The 1978 Atlanta Braves season was the 108th season for the franchise and their 13th in Atlanta.
|1978 Atlanta Braves|
|Major League affiliations|
|General manager(s)||Bill Lucas|
(Ernie Johnson, Pete Van Wieren, Skip Caray)
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In May 1977, owner Ted Turner had stunned baseball when—in the midst of a 16-game losing streak—he furloughed manager Dave Bristol, sent him on a ten-day scouting trip, and took the reins of the team himself; on May 11, he donned uniform #27 and skippered the Braves to their 17th straight loss. National League president Chub Feeney and Commissioner of Baseball Bowie Kuhn then stepped in and forbade the owner from managing his own ballclub, citing MLB rules that apparently took effect after Connie Mack retired as owner-manager of the Philadelphia Athletics in 1950. Veteran coach Vern Benson ran the Braves the following night (and broke the losing skein), and then Bristol was rehired for the balance of the season.
However, that chaotic season was followed by one of the most important events in Braves' history: the hiring of Bobby Cox, briefly a Braves' farm system player, as manager for 1978. Cox was then a 36-year-old, relatively unknown former third baseman who had spent the previous ten seasons in the New York Yankees' organization, including six years (1971–1976) as a highly successful minor league manager and one season as the first-base coach on the Yankees' 1977 world championship team. Cox would spend four seasons, 1978–1981, during this first term in the Braves' dugout. While his first two years produced frustrating, last-place seasons in the National League West, by Cox' third year, 1980, the Braves posted a winning (81–80) mark and rose to fourth place in their division. Attendance began to climb, with the team exceeding the one-million mark at Atlanta–Fulton County Stadium for the first time since 1971. But the strike-shortened 1981 season was a major disappointment; the Braves fell to 50–56, and Cox was fired. He went 266–323 (.452) during his inaugural tenure.
His successor, former New York Mets skipper Joe Torre, would lead the Braves to the 1982 National League West Division championship. Cox would land with the Toronto Blue Jays as their 1982 manager. The Jays were then a five-year-old expansion team that had never escaped the basement of the American League East Division, nor won more than 67 games in a season. By Cox' second season, the Blue Jays broke the .500 mark, and by his fourth, in 1985, they would win 99 games and the AL East title. Meanwhile, the Braves' front office was in flux and owner Turner was seeking a strong hand to take over the team's baseball operations as general manager. He lured Cox back to Atlanta with a multi-year contract. And, although the team struggled desperately on the field in the late 1980s, general manager Cox was assembling a base of talent that, when he returned to the dugout to manage the Braves for his second term, on June 23, 1990, would ignite a series of first-place divisional teams (for 15 out of 16 straight seasons) and five National League pennant winners (as well as the 1995 World Series title) that would earn Cox a place in the Baseball Hall of Fame by his 2010 retirement.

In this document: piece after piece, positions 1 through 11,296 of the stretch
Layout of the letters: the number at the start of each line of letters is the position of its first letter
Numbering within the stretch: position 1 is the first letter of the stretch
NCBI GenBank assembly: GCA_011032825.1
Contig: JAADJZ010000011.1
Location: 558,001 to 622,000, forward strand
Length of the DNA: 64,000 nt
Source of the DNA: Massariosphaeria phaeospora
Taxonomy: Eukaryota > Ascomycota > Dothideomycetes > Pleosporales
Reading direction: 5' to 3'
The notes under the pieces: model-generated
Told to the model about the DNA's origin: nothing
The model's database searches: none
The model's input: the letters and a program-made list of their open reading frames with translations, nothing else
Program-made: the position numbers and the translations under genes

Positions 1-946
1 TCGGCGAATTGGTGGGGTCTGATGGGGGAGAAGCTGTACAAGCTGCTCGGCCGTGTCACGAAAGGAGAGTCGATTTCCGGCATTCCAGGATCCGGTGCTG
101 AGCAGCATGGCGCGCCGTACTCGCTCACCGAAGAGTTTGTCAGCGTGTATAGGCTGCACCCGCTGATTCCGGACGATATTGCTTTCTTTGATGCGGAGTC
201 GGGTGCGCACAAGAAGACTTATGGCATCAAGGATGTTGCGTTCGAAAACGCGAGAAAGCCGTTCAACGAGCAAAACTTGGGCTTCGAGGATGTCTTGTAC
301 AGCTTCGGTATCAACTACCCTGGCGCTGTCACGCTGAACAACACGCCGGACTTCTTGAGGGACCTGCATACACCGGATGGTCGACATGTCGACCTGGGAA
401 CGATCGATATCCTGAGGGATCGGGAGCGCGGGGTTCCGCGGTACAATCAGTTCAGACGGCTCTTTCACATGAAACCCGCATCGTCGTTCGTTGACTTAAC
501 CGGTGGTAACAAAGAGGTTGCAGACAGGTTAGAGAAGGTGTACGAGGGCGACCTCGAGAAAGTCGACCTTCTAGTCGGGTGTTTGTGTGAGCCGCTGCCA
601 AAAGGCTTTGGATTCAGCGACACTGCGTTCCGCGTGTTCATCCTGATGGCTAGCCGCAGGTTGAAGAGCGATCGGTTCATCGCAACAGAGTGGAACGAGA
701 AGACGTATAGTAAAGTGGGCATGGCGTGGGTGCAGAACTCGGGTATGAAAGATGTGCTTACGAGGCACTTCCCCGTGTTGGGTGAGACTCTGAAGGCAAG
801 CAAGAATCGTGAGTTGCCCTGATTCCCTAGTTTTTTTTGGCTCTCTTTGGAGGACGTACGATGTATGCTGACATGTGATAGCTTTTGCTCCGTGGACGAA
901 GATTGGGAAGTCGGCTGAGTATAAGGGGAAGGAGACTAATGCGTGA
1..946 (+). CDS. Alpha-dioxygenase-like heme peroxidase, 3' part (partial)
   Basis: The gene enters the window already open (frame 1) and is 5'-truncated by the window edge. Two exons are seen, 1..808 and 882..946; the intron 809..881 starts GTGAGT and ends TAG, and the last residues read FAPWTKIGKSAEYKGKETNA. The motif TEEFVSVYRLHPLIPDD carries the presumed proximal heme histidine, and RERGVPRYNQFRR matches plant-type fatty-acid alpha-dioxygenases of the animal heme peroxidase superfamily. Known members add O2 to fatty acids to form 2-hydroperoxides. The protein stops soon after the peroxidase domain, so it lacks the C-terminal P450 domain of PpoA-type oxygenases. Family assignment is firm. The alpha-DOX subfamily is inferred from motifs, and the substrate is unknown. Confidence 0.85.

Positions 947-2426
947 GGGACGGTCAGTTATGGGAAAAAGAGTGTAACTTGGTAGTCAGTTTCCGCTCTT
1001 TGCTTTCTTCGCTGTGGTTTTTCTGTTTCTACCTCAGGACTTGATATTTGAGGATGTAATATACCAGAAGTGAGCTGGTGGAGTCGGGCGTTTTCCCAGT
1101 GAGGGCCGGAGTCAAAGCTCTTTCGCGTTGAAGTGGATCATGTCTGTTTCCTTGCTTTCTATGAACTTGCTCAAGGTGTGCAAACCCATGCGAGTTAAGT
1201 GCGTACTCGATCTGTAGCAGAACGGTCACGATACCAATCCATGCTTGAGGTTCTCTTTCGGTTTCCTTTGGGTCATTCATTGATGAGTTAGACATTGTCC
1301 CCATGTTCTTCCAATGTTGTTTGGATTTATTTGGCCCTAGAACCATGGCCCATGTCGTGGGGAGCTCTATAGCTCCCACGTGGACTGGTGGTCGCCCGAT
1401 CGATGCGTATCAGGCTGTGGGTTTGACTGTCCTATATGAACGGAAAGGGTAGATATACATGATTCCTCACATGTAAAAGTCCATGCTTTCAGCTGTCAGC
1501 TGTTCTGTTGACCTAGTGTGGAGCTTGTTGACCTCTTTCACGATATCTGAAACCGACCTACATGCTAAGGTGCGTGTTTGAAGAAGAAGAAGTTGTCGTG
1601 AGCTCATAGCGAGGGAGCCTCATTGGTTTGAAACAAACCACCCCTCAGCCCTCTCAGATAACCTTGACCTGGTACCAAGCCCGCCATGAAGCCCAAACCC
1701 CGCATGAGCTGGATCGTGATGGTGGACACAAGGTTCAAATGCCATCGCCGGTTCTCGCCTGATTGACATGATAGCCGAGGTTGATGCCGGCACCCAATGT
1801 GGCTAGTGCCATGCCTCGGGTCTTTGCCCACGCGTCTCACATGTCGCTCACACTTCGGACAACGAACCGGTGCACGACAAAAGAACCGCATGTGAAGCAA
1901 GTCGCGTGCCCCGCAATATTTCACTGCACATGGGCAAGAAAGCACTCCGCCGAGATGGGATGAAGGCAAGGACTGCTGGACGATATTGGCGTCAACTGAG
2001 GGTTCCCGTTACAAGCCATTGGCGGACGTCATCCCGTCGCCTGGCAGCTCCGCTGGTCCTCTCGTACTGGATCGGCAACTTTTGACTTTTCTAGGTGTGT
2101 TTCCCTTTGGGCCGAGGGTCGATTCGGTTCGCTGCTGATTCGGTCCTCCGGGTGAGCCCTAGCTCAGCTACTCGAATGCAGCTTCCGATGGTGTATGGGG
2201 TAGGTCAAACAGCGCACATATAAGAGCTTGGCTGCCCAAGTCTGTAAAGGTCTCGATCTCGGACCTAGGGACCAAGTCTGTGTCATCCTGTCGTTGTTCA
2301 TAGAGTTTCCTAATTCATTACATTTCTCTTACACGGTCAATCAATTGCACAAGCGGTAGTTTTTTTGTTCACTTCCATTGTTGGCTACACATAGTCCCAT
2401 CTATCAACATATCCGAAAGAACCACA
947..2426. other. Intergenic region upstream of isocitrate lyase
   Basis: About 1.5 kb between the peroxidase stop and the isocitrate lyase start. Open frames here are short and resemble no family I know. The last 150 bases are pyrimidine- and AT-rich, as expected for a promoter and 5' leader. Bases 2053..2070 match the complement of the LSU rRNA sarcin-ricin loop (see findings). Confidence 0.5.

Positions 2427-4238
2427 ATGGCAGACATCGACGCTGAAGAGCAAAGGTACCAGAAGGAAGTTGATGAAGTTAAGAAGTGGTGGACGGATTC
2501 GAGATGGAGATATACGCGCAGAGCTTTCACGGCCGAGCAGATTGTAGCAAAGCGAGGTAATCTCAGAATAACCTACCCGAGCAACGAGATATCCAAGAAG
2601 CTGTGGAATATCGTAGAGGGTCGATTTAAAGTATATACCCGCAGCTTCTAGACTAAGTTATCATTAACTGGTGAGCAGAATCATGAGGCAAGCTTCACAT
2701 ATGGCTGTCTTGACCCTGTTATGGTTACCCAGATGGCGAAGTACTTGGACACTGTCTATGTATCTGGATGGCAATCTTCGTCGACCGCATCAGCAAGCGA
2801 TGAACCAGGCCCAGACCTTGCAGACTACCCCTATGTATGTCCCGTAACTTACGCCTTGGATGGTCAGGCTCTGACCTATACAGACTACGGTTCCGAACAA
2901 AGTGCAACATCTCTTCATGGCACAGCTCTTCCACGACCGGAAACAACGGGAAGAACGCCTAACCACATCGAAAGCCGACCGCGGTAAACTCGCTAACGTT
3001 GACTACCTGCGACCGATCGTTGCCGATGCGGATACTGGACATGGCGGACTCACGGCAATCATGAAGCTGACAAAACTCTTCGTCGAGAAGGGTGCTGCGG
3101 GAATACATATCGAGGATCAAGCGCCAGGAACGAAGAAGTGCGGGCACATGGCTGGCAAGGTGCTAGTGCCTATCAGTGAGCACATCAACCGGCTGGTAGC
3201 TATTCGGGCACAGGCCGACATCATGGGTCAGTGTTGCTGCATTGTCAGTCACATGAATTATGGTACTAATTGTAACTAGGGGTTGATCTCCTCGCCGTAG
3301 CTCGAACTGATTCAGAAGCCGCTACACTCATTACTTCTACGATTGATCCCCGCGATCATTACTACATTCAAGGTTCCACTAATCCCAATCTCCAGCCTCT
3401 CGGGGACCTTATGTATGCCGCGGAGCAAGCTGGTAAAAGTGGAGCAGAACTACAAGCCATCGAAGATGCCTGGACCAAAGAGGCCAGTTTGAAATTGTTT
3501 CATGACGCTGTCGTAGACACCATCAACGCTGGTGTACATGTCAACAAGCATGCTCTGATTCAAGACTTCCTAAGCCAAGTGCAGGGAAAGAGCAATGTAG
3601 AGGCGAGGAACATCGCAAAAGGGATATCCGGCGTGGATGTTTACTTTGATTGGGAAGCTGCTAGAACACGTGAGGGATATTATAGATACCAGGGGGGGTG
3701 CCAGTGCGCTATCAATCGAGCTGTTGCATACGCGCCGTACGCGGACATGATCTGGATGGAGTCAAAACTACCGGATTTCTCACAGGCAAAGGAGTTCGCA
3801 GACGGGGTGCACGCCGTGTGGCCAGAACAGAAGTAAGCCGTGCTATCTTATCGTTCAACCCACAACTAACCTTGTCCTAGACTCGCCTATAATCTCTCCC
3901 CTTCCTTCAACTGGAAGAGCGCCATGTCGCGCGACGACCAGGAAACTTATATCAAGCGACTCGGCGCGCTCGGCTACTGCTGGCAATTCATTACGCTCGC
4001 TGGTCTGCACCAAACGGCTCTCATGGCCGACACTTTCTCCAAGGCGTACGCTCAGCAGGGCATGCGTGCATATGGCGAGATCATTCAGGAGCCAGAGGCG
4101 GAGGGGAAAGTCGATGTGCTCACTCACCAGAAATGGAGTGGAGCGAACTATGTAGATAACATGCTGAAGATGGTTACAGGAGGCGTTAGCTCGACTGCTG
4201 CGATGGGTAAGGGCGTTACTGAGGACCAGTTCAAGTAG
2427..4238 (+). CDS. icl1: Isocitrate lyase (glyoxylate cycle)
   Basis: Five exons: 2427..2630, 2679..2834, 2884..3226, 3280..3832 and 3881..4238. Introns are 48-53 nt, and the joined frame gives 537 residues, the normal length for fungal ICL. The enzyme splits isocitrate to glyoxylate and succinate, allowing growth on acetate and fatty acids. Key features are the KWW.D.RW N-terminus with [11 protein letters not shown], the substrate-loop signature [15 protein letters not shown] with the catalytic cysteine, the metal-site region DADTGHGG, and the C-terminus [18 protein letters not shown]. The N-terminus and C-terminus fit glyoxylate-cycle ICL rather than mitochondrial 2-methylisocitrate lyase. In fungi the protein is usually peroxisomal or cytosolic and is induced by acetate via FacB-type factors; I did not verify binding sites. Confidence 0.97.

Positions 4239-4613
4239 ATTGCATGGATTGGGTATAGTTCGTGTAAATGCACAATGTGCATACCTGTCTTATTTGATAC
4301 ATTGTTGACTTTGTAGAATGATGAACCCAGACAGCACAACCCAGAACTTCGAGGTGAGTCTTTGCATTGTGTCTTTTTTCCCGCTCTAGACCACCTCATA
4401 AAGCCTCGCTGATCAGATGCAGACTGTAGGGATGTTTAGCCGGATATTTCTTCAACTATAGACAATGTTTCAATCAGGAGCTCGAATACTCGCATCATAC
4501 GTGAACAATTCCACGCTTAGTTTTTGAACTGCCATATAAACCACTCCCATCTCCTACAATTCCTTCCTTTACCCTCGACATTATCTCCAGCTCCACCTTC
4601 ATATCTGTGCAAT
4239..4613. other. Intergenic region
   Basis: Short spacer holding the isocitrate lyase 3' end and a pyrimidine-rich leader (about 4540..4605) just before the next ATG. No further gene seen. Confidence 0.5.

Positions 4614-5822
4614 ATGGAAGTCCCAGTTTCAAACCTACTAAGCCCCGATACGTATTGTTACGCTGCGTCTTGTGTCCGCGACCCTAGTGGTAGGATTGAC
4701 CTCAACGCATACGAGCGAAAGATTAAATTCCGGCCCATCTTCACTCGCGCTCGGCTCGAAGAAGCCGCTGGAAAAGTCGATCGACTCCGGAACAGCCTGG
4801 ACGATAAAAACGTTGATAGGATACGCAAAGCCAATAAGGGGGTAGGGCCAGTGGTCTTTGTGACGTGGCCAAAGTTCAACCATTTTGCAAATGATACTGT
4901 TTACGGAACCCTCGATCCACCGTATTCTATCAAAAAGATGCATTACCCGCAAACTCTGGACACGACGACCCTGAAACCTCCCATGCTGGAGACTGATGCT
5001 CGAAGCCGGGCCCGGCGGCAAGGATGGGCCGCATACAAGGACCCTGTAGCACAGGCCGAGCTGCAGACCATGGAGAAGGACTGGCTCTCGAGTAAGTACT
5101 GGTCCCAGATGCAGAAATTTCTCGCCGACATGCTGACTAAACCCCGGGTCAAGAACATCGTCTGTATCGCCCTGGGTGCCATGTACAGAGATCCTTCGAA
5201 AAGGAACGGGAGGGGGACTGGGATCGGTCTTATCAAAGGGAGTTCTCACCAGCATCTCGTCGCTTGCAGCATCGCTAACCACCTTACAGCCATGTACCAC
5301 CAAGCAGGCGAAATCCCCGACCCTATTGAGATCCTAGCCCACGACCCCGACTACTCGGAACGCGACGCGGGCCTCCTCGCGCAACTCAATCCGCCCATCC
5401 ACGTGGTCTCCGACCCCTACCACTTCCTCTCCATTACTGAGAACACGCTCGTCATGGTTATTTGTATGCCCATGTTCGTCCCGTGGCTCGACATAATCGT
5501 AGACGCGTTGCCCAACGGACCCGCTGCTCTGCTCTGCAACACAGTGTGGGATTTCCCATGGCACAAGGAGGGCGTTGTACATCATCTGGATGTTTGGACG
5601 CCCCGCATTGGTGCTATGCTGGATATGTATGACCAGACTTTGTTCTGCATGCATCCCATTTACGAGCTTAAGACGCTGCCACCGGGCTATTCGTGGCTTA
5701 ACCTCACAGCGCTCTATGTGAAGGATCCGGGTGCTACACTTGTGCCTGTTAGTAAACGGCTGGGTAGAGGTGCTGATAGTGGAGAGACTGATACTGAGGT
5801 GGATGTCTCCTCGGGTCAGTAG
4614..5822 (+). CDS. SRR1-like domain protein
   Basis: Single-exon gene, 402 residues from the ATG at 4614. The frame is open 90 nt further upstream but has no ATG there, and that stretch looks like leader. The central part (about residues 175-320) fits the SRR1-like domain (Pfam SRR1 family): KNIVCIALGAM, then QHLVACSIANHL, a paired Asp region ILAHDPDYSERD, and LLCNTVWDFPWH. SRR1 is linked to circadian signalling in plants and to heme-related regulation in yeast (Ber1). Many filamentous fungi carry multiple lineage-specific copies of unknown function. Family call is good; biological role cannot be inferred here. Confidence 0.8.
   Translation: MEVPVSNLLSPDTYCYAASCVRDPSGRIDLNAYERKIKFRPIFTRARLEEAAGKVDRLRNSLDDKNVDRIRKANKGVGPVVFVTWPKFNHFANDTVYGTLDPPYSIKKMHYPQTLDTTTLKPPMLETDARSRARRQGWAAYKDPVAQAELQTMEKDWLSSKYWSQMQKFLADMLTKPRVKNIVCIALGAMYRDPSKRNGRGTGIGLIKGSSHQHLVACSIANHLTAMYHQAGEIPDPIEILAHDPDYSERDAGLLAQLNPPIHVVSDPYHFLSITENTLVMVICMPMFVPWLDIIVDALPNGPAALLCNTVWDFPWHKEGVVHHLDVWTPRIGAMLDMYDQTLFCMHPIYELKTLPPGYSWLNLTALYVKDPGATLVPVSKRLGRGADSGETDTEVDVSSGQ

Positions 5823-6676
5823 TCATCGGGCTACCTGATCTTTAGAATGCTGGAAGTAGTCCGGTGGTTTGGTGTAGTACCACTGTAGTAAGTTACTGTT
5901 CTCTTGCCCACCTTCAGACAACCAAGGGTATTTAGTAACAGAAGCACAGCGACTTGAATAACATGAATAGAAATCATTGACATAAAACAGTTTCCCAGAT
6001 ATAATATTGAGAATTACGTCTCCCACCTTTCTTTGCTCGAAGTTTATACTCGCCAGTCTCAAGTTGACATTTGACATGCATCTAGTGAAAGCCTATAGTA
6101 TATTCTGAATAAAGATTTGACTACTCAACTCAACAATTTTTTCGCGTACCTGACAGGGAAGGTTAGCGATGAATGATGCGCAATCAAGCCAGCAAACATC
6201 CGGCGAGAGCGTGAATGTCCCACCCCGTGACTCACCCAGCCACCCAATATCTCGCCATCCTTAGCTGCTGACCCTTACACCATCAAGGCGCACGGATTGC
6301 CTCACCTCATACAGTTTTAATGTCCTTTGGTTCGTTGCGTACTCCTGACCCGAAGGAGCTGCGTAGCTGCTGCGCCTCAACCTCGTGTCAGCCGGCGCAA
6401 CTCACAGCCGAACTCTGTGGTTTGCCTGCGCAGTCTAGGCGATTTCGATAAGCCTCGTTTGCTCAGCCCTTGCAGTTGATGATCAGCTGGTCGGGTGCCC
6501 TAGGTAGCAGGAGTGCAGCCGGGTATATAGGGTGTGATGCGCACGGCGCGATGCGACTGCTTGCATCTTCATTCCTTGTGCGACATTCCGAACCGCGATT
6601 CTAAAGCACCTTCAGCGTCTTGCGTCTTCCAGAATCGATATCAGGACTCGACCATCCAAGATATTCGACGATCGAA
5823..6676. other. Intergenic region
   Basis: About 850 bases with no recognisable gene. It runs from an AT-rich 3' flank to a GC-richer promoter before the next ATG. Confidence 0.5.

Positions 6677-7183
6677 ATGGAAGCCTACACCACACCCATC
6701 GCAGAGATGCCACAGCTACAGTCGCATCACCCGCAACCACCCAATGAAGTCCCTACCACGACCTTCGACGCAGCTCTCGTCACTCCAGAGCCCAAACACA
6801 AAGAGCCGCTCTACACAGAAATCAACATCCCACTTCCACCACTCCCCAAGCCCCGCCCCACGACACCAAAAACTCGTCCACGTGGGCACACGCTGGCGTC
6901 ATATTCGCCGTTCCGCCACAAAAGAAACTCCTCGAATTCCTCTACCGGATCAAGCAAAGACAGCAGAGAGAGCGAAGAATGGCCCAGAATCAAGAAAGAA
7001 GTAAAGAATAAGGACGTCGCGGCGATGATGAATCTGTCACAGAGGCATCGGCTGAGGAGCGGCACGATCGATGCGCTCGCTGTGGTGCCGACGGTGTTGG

|Los Angeles Dodgers||95||67||0.586||—||54–27||41–40|
|San Francisco Giants||89||73||0.549||6||50–31||39–42|
|San Diego Padres||84||78||0.519||11||50–31||34–47|
1978 National League Records
Sources:            
|1978 Atlanta Braves|
Note: Pos = Position; G = Games played; AB = At bats; H = Hits; Avg. = Batting average; HR = Home runs; RBI = Runs batted in
Note: G = Games played; AB = At bats; H = Hits; Avg. = Batting average; HR = Home runs; RBI = Runs batted in
Note: G = Games pitched; W = Wins; L = Losses; SV = Saves; ERA = Earned run average; SO = Strikeouts
|AAA||Richmond Braves||International League||Tommie Aaron|
|AA||Savannah Braves||Southern League||Bobby Dews|
|A||Greenwood Braves||Western Carolinas League||Al Gallagher|
|Rookie||Kingsport Braves||Appalachian League||Eddie Haas|
|Rookie||GCL Braves||Gulf Coast League||Pedro González|
LEAGUE CHAMPIONS: Richmond, Greenwood
George Henry Small (July 31, 1953 – March 3, 2010) was a first baseman in Major League Baseball who played briefly for the Atlanta Braves during the 1978 season. Listed at 6 ft 3 in (1.91 m), 205 lb., Small batted and threw right-handed. He was born in Atlanta, Georgia.Mike Davey
Michael Gerard Davey (born June 2, 1952) is an American former professional baseball player, a former middle relief pitcher in Major League Baseball who played from 1977 through 1978 for the Atlanta Braves. Listed at 6 feet 2 inches (1.88 m) and 190 pounds (86 kg), Davey batted right-handed and threw left-handed. A native of Spokane, Washington, he attended Gonzaga University, where he played college baseball for the Bulldogs from 1972-1974.In 19 relief appearances, Davey posted a 4.34 ERA with two saves and did not have a decision, giving up nine runs on 20 hits and 10 walks while striking out seven in 18 ⅔ innings of work.
Davey pitched in the Atlanta, Seattle and Pittsburgh minor league systems for the Richmond (1978), Spokane (1979) and Portland teams (1980). In 137 games, he collected an 8–7 record with a 3.83 ERA and 19 saves.
1978 MLB season by team
|World's Championship Series|
|Division titles (18)|
|Wild card berths (2)|